Published Research - Department of Chemistry

 

Date of this Version

April 2001

Comments

Published in Structure 9:4 (April 2001), pp. 277–287. Copyright © 2001 Elsevier Science Ltd. Used by permission. http://www.sciencedirect.com/science/journal/09692126

Abstract

Background: Acyl carrier protein (ACP) is a fundamental component of fatty acid biosynthesis in which the fatty acid chain is elongated by the fatty acid synthetase system while attached to the 4’-phosphopantetheine prosthetic group (4’- PP) of ACP. Activation of ACP is mediated by holo-acyl carrier protein synthase (ACPS) when ACPS transfers the 4’-PP moiety from coenzyme A (CoA) to Ser36 of apo-ACP. Both ACP and ACPS have been identified as essential for E. coli viability and potential targets for development of antibiotics.

Results: The solution structure of B. subtilis ACP (9 kDa) has been determined using two-dimensional and three-dimensional heteronuclear NMR spectroscopy. A total of 22 structures were calculated by means of hybrid distance geometry-simulated annealing using a total of 1050 experimental NMR restraints. The atomic rmsd about the mean coordinate positions for the 22 structures is 0.45 ± 0.08 Å for the backbone atoms and 0.93 ± 0.07 Å for all atoms. The overall ACP structure consists of a four α-helical bundle in which 4’-PP is attached to the conserved Ser36 that is located in a helix II.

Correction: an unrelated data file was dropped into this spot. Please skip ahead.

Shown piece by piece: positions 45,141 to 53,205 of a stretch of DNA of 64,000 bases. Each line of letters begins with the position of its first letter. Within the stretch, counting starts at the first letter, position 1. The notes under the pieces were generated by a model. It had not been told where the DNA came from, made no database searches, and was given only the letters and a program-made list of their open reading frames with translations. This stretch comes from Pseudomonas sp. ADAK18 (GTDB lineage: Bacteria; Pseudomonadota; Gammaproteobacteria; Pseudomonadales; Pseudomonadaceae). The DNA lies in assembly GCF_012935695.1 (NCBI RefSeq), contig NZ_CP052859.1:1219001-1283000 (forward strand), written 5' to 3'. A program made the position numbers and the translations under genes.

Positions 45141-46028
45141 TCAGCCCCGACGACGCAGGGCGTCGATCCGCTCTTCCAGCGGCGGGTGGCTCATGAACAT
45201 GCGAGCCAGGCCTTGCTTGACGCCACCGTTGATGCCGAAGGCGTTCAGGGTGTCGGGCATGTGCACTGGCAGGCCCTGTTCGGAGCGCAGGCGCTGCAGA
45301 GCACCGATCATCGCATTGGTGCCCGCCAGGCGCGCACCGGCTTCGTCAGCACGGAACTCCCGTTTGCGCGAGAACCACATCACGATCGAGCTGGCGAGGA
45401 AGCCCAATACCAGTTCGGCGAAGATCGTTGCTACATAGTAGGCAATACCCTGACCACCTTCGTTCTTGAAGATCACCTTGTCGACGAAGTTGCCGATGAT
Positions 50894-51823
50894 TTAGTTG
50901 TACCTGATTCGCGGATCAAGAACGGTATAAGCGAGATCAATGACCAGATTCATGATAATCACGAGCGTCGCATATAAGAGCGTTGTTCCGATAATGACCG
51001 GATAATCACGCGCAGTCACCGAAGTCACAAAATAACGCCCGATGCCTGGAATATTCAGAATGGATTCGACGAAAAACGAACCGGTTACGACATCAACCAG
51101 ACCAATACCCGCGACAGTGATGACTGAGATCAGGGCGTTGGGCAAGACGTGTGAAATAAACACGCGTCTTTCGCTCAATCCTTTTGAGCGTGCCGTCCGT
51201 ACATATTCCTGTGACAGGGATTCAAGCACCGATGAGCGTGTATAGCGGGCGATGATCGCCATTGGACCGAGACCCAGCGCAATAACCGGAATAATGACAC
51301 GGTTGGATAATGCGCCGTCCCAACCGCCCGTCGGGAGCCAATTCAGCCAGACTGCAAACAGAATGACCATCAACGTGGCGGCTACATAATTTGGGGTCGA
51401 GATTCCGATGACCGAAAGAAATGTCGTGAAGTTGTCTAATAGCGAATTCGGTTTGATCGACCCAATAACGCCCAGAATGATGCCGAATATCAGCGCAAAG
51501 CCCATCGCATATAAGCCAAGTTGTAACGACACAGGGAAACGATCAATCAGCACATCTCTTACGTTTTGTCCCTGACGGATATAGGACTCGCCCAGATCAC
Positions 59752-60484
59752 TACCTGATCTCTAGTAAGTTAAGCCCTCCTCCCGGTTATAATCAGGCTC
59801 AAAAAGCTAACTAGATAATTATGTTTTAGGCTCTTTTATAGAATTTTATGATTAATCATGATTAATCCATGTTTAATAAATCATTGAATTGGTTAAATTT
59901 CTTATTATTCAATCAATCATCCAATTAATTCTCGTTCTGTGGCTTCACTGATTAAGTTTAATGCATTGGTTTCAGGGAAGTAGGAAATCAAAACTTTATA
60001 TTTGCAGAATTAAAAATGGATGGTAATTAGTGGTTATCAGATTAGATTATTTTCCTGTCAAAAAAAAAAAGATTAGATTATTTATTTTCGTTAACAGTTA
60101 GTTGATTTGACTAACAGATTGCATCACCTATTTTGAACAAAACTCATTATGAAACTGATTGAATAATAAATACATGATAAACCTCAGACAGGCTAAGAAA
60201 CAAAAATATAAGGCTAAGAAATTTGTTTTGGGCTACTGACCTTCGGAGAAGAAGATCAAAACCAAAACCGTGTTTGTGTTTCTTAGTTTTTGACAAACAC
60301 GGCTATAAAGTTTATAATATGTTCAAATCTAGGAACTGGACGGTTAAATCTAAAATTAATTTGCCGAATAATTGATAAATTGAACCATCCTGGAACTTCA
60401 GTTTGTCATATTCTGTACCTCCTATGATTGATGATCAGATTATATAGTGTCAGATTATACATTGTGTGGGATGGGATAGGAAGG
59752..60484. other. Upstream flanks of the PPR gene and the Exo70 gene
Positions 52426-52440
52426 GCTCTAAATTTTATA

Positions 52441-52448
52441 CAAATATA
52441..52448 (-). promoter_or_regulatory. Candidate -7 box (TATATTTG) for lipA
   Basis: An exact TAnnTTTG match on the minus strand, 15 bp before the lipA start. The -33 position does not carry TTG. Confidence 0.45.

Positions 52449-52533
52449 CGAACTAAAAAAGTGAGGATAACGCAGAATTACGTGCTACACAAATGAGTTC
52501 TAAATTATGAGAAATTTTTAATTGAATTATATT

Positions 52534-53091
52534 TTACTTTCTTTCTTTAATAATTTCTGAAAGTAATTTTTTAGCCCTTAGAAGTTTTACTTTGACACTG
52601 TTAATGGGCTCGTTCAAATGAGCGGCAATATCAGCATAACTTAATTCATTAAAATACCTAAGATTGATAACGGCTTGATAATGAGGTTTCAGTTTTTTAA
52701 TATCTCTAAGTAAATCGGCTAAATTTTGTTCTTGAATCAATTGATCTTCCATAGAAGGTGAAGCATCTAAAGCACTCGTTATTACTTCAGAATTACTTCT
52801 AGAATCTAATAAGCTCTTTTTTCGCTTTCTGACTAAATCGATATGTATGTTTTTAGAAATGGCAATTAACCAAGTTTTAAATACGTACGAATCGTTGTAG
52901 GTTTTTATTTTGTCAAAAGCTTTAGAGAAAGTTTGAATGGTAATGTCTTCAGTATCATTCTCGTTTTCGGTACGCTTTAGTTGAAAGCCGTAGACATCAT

Conclusions: Structural data were collected for both the apo and holo forms of ACP that suggest that the two forms of ACP are essentially identical. Comparison of the published structures for E. coli ACP and actinorhodin polyketide synthase acyl carrier protein (act apo-ACP) from Streptomyces coelicolor A3(2) with B. subtilis ACP indicates similar secondary structure elements but an extremely large rmsd between the three ACP structures (>4.3 Å). The structural difference between B. subtilis ACP and both E. coli and act apo-ACP is not attributed to an inherent difference in the proteins, but is probably a result of a limitation in the methodology available for the analysis for E. coli and act apo-ACP. Comparison of the structure of free ACP with the bound form of ACP in the ACP-ACPS complex reveals a displacement of helix II in the vicinity of Ser36. The induced perturbation of ACP by ACPS positions Ser36 proximal to coenzyme A and aligns the dipole of helix II to initiate transfer of 4’-PP to ACP.

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